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Rare songbird’s numbers continue to go down, only about 1,200 left
September 21, 2010 – Mauna Kea, Hawaii
Video by David Corrigan | Voice of Tim Bryan
A massive drop in the population of the endangered palila bird is being reported by state and federal organizations.
A recent count conducted by the U.S. Geological Survey shows the palila population has dropped from 4,400 in 2003 to about 1,200 now. That amounts to a 75% decrease.
The palila is part of the honeycreeper family and lives on the slopes of Mauna Kea, where seeds and caterpillars from mamane trees comprise the bird’s main diet.
However, goats and mouflon sheep – as well as the drought – have taken its toll on the mamane forests. Feral cats in the area also pose a constant threat.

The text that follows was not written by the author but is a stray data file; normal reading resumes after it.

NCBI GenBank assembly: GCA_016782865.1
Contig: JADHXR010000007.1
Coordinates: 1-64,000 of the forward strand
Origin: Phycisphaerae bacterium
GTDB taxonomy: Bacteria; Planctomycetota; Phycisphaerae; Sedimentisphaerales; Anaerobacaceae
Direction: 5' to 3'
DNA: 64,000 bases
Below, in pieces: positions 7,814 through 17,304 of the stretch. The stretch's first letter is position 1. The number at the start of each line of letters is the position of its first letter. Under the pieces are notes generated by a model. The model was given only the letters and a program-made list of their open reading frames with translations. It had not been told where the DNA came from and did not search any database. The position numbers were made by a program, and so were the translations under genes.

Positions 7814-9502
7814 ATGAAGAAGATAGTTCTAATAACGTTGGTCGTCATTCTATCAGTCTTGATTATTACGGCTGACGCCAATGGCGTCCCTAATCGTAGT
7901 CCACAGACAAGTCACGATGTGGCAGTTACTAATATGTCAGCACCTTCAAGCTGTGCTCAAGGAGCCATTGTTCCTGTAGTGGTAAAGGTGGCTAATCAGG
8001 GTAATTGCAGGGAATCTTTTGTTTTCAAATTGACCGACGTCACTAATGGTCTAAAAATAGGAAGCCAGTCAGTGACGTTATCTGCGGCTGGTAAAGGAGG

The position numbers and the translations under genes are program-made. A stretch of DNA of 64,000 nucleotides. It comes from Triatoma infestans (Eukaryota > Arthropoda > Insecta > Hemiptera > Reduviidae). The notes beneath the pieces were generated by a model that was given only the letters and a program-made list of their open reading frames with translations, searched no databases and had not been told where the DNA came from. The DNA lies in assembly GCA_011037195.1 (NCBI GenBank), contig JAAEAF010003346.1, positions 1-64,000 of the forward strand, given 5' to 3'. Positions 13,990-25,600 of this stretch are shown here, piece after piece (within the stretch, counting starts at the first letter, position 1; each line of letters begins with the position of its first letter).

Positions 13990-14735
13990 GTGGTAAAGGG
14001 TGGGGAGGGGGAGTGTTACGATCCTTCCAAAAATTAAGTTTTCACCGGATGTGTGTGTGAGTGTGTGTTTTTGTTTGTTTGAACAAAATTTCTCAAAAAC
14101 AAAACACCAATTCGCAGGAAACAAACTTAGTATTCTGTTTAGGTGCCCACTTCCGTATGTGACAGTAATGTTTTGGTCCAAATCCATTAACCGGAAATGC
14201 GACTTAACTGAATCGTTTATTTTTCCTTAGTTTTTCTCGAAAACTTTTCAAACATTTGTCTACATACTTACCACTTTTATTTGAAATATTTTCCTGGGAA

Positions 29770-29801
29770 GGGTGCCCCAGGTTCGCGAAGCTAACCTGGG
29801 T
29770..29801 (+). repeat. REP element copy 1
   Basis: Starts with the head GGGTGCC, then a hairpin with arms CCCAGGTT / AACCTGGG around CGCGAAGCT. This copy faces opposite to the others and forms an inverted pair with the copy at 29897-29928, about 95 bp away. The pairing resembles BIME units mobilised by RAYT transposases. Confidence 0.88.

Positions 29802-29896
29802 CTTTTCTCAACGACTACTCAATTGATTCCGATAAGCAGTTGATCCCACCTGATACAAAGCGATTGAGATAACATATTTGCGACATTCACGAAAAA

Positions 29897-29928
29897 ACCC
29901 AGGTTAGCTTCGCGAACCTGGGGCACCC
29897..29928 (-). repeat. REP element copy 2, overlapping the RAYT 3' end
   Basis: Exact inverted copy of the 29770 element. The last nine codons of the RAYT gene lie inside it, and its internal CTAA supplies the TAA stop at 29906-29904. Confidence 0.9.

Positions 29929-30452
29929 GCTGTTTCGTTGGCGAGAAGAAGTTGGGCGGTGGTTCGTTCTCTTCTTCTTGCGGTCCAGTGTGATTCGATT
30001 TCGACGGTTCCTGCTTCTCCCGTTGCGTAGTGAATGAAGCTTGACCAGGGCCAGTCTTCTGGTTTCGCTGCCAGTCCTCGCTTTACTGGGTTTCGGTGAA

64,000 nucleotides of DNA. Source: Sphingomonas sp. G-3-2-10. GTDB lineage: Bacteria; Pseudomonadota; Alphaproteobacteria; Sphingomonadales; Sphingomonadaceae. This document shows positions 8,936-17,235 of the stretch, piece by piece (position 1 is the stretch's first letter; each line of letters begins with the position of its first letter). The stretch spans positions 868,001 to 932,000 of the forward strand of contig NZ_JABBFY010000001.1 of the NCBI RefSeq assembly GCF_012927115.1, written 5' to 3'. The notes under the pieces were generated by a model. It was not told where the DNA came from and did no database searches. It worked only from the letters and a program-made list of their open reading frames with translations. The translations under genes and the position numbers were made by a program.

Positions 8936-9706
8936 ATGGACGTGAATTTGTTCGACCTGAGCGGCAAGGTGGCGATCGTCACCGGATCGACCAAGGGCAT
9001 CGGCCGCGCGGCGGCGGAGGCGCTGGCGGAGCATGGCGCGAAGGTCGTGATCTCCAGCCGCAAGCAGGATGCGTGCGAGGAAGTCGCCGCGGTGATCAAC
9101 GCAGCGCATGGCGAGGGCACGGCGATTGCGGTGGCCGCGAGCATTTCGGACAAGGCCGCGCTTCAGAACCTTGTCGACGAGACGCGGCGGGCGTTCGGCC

The government plans to build a 59-mile long, six-foot high fence to surround the Palila Critical Habitat on Mauna Kea to keep predators out of the area.
This video featured shows the palila count that was conducted early this year. Biologists Paul Banko from US Geological Survey and Dave Leonard of Hawai`i State Fish and Wildlife guided our camera lens in the right direction to spot the rare songbird.
The footage was filmed in partnership with Laurie Sumiye, the producer behind the Palila Project. More on that effort here: palilaproject.wordpress.com